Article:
Even a successful show couldn't rectify his indigence. A major exhibition in 1921 yielded £616 in sales. But when gallery commission and studio costs were deducted, Lewis was left with £54. Lewis's next major exhibition didn't occur until 1937. This time he had borrowed so much from the gallery in advances that he still owed it more than £400 at the sale's end. The gallery retained seven canvases at half their estimated price, leaving Lewis with £12. That went to his solicitors, who were fending off Lewis's illegitimate son, now 26 and a petty criminal threatening to "come to the Leicester Galleries and make myself known".

During the early 1920s Lewis had turned to portraiture to make money. He also took up writing in earnest. His massive volumes of political-cultural criticism, The Art of Being Ruled and Time and Western Man often lapse into tiresome jeremiads. His novel The Childermass offers flashes of brilliant writing and pages of dreary speechifying. The Apes of God is a mordant satire on wealthy bohemia, blemished by ugly undercurrents of anti-Semitism. Over and over Lewis asserted the modernist credo that art is infinitely superior to life. His career, instead, was an endless dramatisation of life's revenge.

In 1930, after a three-week jaunt to Berlin, Lewis cobbled together a biography of Hitler, the first in any language. Most reviewers damned its sloppy writing and poor research, a few praised its impressionistic vivacity. But by 1933, when the climate of opinion had irrevocably altered, passers-by would spit at shop windows displaying the book. His reputation was permanently damaged.

He continued to write travel books, novels and topical commentary, as well as to paint some of the finest portraits of the 20th century. In 1930, he married Gladys Anne Hoskins. The wedding was kept secret, and many friends didn't know of her existence until after the Second World War.

Desperate to change his luck, Lewis left for the US and Canada in 1939. Things went no better, and commissions failed to materialise. By late 1941, he excused his delay in replying to one correspondent by explaining that he couldn't afford the stamp. The next year there was a three-month period when Gladys couldn't leave their one-room flat because she lacked serviceable shoes.

Despite these conditions, Lewis developed a curious fondness for Americanisms, which he carefully recorded in his diaries. "The other day I caught myself saying golly, for instance." He added: "I must be careful not to talk like that!" Yet when one correspondent asked Lewis about a new suit he had acquired for a special occasion, Lewis proudly replied, "I think it will be a lulu".

When he finally returned to England in 1945, the arrears on rent from his London flat and unpaid rates amounted to over £600. "I am tightly held in the jaws of the Rating Authorities and my obscene landlord," Lewis reported. "They are evidently cutting up my body between them."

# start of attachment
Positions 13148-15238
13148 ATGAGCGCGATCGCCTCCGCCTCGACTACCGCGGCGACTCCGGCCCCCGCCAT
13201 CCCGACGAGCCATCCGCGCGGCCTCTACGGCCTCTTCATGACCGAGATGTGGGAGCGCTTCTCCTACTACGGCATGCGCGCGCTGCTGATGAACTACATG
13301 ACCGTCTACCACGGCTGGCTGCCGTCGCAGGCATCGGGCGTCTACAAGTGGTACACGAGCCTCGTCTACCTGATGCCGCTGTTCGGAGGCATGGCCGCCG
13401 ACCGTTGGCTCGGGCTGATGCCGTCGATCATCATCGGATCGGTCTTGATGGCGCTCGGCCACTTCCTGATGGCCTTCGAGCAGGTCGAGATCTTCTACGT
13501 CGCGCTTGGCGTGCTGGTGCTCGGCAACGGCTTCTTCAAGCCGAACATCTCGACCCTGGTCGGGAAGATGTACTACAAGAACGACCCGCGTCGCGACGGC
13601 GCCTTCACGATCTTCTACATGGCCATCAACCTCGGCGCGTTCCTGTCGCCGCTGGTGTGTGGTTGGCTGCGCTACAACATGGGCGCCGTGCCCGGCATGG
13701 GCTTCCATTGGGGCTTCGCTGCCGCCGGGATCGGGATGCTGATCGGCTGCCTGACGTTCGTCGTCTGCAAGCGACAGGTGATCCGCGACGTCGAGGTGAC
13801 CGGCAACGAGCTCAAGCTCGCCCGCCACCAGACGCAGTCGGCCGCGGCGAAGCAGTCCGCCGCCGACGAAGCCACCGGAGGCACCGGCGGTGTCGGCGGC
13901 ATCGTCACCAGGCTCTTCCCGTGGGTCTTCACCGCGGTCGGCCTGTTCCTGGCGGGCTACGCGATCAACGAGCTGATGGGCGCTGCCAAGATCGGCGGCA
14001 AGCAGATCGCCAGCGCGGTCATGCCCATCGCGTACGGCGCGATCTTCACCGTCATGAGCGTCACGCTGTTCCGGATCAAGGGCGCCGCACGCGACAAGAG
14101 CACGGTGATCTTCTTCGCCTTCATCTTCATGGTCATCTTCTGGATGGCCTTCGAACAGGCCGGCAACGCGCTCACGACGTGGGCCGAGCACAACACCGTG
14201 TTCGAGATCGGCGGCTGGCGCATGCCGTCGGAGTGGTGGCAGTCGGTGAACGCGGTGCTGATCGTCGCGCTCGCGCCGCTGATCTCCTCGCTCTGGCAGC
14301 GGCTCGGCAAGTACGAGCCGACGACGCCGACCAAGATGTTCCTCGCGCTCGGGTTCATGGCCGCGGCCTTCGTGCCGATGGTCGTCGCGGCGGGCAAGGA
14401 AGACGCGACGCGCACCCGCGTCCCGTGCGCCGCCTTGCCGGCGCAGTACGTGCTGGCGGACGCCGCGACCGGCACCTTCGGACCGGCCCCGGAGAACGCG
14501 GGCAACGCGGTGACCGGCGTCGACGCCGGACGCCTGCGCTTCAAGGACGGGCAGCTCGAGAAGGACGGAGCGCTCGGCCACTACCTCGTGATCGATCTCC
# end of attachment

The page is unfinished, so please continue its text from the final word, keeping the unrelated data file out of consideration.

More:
They were not the only forces assaulting his body. Lewis was going blind. For some years a tumour had been growing in his brain, slowly crushing his optical nerves. X-ray treatments failed to arrest it, and surgery might have proved fatal.

Lewis completed his last portrait in 1949, and two years later publicly announced his blindness when he resigned as art critic for the Listener. His last years were spent writing the novels Monstre Gai and Malign Fiesta. In 1956, only eight months before his death, he was taken to the Tate Gallery for the private viewing of a major retrospective exhibition. One observer noted tears in the blind man's eyes.

Paul O'Keeffe has written a magnificent biography of Lewis, rich in revealing anecdote, with a dark sense of humour that relishes the many ironies of Lewis's life. He traces the tragicomedy of Lewis's bungled career in abundant detail, with all its squalor and bittersweet dignity. This will be the definitive biography of Lewis for decades to come.

Paul Edwards' book is an academic study which marches chronologically through the paintings and the many books, tracts, and novels. The tone is reverential to the point of tedium, oddly out of synch with Lewis's quirky humour. But it contains 179 colour plates, the most complete survey available of Lewis's oeuvre, and is worth owning on those grounds alone.

Rumour has it that the Tate is considering a major exhibition of Lewis's entire career. One hopes the project will go ahead. Aspiring art students would learn little about networking with Saatchi and David Bowie. But they might get a salutary lesson in the grim power, at once compelling and horrible, that such a reckless faith in art could unleash. Could anyone have such faith today?

Lawrence Rainey is professor of English at York University